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Emissions of nitrogen (N) and phosphorus (P) from urban wastewater treatment (UWWT) plants

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This content has been archived on 08 May 2015, reason: No more updates will be done

Assessment made on  01 May 2004

Generic metadata


Water Water (Primary theme)

DPSIR: Driving force


Indicator codes
  • WEU 009
Geographic coverage:

Policy issue:  Are discharges of nutrients from urban waste water treatment plants being reduced?


Key assessment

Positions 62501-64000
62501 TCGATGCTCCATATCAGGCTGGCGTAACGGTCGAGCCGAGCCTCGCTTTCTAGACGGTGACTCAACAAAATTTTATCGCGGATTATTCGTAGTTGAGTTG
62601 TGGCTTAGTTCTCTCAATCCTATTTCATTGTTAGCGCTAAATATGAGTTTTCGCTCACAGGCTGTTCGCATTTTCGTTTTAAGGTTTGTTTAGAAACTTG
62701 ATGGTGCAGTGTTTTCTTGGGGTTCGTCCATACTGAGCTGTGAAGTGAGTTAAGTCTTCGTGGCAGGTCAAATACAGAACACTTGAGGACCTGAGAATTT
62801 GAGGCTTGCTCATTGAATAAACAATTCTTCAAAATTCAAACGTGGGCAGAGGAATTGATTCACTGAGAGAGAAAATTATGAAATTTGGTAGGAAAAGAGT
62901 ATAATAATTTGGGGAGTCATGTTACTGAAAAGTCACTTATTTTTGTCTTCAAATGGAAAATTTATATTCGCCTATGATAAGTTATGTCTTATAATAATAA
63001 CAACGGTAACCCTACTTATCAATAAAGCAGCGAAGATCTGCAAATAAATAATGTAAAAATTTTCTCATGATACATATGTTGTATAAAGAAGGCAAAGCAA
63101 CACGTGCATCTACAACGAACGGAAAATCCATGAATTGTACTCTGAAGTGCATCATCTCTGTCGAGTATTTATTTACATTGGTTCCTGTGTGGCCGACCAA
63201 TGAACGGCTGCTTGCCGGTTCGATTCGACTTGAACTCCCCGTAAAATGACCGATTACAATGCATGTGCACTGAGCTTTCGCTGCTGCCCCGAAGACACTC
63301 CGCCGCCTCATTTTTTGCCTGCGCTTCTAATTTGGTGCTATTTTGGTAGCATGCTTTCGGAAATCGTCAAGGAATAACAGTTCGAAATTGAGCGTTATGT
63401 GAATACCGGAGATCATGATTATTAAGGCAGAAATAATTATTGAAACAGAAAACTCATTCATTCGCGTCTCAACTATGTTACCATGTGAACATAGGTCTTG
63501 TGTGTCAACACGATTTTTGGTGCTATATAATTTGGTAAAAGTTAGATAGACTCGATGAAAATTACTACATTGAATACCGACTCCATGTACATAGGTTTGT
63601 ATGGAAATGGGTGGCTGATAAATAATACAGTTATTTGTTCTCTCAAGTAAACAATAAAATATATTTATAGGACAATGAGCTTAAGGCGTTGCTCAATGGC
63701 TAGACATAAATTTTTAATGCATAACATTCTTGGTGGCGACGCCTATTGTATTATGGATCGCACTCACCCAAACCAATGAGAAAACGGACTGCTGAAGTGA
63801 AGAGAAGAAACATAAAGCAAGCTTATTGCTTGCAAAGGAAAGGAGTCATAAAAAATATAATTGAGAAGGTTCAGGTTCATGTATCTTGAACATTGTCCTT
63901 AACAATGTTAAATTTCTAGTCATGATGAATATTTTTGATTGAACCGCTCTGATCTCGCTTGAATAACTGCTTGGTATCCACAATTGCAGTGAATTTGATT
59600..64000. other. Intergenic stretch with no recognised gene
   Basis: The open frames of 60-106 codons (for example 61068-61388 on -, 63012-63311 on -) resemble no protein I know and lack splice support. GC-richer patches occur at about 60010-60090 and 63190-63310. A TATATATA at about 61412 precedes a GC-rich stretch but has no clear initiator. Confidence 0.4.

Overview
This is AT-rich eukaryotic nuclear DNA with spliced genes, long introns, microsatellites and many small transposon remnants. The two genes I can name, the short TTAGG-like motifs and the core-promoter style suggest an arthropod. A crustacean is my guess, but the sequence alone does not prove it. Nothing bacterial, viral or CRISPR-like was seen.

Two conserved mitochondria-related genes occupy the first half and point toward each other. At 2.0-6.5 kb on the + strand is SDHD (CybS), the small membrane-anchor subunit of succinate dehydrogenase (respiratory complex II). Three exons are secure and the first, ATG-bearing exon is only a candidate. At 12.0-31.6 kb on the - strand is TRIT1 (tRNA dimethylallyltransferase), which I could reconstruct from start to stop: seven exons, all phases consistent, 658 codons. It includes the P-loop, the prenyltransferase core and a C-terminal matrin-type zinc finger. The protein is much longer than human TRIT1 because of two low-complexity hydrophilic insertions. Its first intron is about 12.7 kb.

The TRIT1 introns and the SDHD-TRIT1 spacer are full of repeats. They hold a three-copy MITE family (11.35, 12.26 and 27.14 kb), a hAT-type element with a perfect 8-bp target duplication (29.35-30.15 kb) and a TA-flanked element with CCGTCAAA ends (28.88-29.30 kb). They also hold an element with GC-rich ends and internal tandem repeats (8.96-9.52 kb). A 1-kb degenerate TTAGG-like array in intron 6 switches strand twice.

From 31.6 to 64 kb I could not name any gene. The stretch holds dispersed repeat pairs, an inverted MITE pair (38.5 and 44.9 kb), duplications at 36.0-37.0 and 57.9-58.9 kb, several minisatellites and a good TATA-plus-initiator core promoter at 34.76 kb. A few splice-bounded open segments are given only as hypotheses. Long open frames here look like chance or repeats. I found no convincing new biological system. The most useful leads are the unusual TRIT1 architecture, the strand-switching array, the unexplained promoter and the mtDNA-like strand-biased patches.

During the period 1970 to 2000, several countries showed a marked increase in the percentage of population connected to urban waste water treatment plants, especially those employing tertiary treatment involving the removal of nutrients. In the European countries included in Figure 1, the percentage of population connected to tertiary treatment increased from almost 0 to 70 or 80 % depending on the country. Over the same period the discharge of phosphorus and nitrogen from waste water treatment plants decreased by 70 % and 50 % respectively. This difference reflects the fact that nearly all the tertiary treatment plants employ phosphorus removal whilst only some of the plants, in particular the large plants, employ nitrogen removal. These results can be linked with the objectives of some of the Marine Conventions, like HELCOM and OSPAR, that require a reduction by 50 % of emissions of nutrients from land-based sources. The level of emissions, however, is still high and shows that the pressure exerted on the environment from nutrients emitted from UWWT plants may still contribute to eutrophication problems.


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